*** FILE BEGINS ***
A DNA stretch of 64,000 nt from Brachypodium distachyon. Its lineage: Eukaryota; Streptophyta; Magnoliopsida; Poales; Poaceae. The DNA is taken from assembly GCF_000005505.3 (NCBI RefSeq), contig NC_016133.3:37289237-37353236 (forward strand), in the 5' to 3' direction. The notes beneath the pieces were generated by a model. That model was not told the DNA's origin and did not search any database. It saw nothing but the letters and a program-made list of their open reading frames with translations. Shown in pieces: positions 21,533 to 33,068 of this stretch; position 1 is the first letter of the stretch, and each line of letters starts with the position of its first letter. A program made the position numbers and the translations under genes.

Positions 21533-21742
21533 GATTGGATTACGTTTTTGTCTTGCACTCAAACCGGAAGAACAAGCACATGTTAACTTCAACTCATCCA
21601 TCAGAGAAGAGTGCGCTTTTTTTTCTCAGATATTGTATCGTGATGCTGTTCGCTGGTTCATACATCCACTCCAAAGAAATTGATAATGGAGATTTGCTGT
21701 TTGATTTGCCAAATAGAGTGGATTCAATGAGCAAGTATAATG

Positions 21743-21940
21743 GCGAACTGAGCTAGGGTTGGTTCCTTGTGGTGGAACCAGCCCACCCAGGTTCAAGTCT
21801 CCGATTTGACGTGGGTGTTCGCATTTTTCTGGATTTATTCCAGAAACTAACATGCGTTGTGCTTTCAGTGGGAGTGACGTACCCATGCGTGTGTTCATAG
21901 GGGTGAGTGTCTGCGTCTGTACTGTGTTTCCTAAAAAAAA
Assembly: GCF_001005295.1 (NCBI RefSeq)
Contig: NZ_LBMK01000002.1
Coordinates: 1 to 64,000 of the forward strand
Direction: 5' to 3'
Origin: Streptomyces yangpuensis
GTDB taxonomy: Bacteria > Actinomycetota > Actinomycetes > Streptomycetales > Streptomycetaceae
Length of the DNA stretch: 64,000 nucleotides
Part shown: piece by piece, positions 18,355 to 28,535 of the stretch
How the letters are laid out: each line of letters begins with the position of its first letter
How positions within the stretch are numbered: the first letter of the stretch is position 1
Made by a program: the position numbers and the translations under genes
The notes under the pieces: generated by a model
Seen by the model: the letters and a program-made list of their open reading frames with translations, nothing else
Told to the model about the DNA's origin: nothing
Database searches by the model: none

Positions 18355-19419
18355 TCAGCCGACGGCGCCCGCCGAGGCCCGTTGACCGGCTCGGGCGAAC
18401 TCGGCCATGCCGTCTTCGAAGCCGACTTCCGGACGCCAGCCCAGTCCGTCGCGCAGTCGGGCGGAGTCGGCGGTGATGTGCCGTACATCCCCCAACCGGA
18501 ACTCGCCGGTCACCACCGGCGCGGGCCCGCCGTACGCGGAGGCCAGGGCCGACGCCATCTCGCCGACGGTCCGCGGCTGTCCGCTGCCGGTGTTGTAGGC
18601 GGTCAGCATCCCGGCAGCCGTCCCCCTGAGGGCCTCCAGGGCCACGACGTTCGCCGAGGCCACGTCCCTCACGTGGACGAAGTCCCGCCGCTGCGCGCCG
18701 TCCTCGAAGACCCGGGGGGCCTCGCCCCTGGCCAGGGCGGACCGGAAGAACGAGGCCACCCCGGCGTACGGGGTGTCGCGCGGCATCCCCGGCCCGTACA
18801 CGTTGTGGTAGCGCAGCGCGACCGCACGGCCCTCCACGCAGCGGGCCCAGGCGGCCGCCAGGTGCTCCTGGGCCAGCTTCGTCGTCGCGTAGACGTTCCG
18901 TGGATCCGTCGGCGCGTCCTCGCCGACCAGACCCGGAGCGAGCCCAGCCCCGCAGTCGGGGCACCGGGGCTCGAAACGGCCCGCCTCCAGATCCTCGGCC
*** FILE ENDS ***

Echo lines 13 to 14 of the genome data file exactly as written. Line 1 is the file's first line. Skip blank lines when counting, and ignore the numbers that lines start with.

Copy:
Direction: 5' to 3'
Origin: Streptomyces yangpuensis